This month was a bit of a mishmash as I put together some of the books leftover from previous themes. I'll be touching on specific themes later -- Black History Month, Women's History Month, Earth Day/Environmentalism/Spring, etc. Some of the books for the older grades were poetry or non-fiction, so I recommended selections to be read and discussed during the session. I also got a lot of feedback this month, so I held off on publishing this post until I could add those notes.
All the Water in the World by George Ella Lyon and Katherine Tillotson
(before reading) Where does water come from? How does it get to us?
Who needs water? What would happen if it went away?
What are some ways to save or conserve water? (kids may need help with the concept)
Thanks to the Animals by Allen Sockabasin
Has anyone here ever moved from where they live? What did you pack? How did you get to your new home?
If Zoo Sap was born in the spring, and the book takes place in winter, how old is he? (review months of the year and estimate when seasons begin and end)
What would you do if a younger brother or sister or cousin got lost? What would your family do?
Abuela’s Weave by Omar S. Castaneda
Why were people frightened of Abuela? How did the teasing change how she behaved? How do you think she felt?
How old do you think Esperanza is? What do you think of her job in the marketplace? What would you have done in her place?
The Keeping Quilt by Patricia Polacco
(before reading, talk about family traditions, and how they might stay the same or change over many years)
Why was the quilt so important to Anna’s family?
How many generations used the quilt? Can you go back that far in your own family? Do you have anything that old?
Were this family’s traditions always the same? What changed? Why do you think it happened?
The Boy Who Didn’t Want to be Sad by Rob Goldblatt
Why didn’t the boy’s plan work?
What are some things that make you happy? Do you think they could ever make you sad?
How do you feel when you are sad? What do you do? Can you help yourself be happy again? Can you help someone else be happy?
Dumpling Soup by Jama Kim Rattigan
What are some of your favorite family traditions or celebrations? What do you do? Do you eat any special food?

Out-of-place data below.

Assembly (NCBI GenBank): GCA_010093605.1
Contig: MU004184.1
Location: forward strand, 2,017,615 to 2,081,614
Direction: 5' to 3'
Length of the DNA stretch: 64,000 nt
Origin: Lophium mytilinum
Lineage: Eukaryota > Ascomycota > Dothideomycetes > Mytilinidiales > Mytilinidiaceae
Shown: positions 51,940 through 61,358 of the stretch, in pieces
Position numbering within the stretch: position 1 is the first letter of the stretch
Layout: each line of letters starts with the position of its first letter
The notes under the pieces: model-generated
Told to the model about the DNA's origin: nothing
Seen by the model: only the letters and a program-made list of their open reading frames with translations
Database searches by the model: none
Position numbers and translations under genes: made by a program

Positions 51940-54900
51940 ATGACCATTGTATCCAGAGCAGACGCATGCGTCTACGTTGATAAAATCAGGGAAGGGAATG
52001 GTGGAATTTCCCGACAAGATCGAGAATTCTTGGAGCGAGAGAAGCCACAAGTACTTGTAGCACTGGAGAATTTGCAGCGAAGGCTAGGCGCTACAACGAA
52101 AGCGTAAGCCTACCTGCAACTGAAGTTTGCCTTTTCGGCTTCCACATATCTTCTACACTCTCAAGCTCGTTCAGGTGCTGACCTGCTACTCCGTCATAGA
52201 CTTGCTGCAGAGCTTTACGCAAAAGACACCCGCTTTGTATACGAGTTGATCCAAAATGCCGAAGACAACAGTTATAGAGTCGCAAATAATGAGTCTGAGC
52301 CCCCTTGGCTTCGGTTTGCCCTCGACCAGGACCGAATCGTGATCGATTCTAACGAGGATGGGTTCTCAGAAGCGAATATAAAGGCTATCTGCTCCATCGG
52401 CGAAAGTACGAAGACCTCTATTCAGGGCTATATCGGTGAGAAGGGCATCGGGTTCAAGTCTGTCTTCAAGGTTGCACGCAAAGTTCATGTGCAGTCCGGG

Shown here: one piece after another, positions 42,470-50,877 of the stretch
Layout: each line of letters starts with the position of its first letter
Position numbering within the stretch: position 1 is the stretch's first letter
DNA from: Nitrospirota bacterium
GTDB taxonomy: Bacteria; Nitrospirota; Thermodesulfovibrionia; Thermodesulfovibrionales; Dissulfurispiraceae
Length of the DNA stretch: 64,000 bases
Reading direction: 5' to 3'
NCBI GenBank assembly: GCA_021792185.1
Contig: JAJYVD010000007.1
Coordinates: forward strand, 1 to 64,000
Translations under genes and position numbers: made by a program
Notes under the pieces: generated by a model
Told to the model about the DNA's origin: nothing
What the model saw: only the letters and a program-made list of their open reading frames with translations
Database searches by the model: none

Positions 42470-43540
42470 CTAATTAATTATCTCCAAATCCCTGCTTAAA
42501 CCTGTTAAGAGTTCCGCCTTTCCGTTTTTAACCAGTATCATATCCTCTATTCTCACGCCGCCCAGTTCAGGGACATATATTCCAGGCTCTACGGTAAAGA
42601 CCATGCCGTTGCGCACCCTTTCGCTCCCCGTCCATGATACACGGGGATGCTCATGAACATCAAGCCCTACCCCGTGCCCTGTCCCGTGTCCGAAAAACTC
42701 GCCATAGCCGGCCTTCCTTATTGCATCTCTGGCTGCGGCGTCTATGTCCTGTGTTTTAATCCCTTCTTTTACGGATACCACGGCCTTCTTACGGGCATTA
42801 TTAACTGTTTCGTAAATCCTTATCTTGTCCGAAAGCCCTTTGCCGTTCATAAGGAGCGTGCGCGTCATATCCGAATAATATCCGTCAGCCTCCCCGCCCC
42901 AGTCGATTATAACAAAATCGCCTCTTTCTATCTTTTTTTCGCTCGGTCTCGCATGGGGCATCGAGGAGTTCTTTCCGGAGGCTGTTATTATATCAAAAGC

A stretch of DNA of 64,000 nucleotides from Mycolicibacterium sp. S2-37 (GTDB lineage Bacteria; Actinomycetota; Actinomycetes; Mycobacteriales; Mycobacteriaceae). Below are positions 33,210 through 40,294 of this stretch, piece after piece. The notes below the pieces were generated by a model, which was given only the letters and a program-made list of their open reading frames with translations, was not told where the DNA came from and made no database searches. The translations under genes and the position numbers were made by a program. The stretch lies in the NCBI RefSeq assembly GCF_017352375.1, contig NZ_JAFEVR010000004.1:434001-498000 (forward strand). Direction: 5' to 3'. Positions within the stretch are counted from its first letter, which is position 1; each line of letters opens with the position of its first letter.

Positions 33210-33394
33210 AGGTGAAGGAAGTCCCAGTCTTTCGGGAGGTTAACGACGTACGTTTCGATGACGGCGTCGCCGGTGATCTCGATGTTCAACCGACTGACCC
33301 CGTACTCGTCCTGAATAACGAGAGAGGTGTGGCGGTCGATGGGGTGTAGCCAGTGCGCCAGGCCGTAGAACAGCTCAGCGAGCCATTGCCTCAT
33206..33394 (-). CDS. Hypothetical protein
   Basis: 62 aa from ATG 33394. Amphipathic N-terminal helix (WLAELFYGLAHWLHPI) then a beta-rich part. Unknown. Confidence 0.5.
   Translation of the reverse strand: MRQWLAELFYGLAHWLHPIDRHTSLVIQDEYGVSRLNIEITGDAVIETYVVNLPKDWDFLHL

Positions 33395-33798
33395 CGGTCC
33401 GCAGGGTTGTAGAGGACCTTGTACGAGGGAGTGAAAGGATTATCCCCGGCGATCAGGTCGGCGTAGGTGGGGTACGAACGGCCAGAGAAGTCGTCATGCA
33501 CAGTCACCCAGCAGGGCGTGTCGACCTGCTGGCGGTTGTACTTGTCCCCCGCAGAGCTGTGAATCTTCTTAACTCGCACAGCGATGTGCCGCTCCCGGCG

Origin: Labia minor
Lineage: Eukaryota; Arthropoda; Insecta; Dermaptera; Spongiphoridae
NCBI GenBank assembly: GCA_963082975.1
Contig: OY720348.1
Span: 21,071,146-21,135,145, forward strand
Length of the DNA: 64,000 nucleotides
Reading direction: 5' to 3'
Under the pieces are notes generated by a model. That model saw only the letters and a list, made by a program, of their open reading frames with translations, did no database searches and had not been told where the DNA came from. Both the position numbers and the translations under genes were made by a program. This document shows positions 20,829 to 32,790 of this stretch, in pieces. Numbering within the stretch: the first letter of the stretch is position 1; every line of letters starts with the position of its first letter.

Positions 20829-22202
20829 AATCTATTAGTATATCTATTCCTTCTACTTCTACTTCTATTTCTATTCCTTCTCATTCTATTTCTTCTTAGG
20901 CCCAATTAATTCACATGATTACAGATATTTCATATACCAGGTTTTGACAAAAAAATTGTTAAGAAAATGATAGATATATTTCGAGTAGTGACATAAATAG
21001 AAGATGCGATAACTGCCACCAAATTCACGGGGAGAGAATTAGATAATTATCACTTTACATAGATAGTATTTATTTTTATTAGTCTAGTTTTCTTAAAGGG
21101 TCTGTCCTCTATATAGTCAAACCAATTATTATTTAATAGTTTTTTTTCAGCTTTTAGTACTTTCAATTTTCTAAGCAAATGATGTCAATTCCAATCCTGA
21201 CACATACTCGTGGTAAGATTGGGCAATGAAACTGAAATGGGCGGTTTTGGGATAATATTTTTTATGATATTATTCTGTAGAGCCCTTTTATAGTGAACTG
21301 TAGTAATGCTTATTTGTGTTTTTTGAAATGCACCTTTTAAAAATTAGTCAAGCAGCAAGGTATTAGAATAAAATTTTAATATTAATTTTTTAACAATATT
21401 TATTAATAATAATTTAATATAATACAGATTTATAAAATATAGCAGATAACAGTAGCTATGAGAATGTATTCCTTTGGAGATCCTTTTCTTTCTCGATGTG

What does Marisa’s grandmother mean when she says their family has “more spice” because they are “all mixed up”?
What does Marisa think about her dumplings? What do her family members think? How do you know?
Amazing Faces, edited by Lee Bennett Hopkins
(read “Amazing Face”)
Who is speaking in the poem? To whom? How do you know? (if there were no illustration, how will you know?)
(read “High in the Sky”)
Where do you go to have quiet thinking time? What can you see from there?
(read “Miss Stone”)
How do you think the narrator feels at the beginning of the poem? How does that change? Why?
Why do you think Miss Stone asked for company?
The Storyteller’s Candle by Lucia Gonzalez
What are some things you can do at the library?
Who goes to the library?
Do you think your public library has books in Spanish? What about other languages? (If you don’t know... how could you find out??)
The reader for this class tells me that the kids really liked the "make a wish and blow out the candle at the end of the story" part, and he's thinking about including that for every month going forward.
Emma’s Poem: The Voice of the Statue of Liberty by Linda Glaser
(before reading, review the definition of an immigrant and why people might come to live in the US)
Why did people think that Emma shouldn’t spend time with poorer people? Were they right?
What ideas does the Statue of Liberty stand for?
4 / 5
This Child, Every Child by David J. Smith
(read “Children and their Families”)
What are some of the challenges of both the kinds of families you read about? How are they like your own family?
(read “Children at School”)
What are some of the great things about coming to school?
Can you imagine NOT having to go to school? What would you do instead?
Do you wonder how school would be different if there were no girls?
(read “Children at Play”)
What are your favorite games? Do you play outside? Do you play on the Internet?
There were a lot of statistics in these sections, which was not as fun or engaging as narrative - it seemed advisable to take it in small chunks and discuss aspects that the kids would understand from their own lives. This reader requested more fiction (and not a "downer" like last month's An Angel for Solomon Singer) -- which is hard to find for a mixed 4th and 5th grade! They aren't quite advanced enough, usually, to appreciate the Picturebooks for Older Readers I covered last summer, but they're easily bored or insulted by "easy books". Anyone have ideas?
If the World Were a Village by David J. Smith
What are some languages you hear all the time?
What languages would you be interested in learning?
How many languages do you currently speak?
(read “Air and Water”)
How do you use water? How do you get it? Can you imagine how hard it would be if you didn’t have clean water every day? What if your air quality wasn’t very good?
(read “Money and Possessions”)
What are the needs that can’t be met by families that don’t make very much? How can things be made more fair?
The reader for this class was surprised by the wealth of languages represented by the students. (The school report from a few years ago notes that about 8% of the students are enrolled in an English Language Learner program.) When they discussed economics, the kids remembered reading about microloans in One Hen previously.
I am a participant in the Amazon Services LLC Associates Program, an affiliate advertising program designed to provide a means for sites to earn advertising fees by advertising and linking to amazon.com. (I was already pointing people at Amazon, so this seemed like a logical step. Still my own opinions! Buy anywhere you like, or head to your local library.)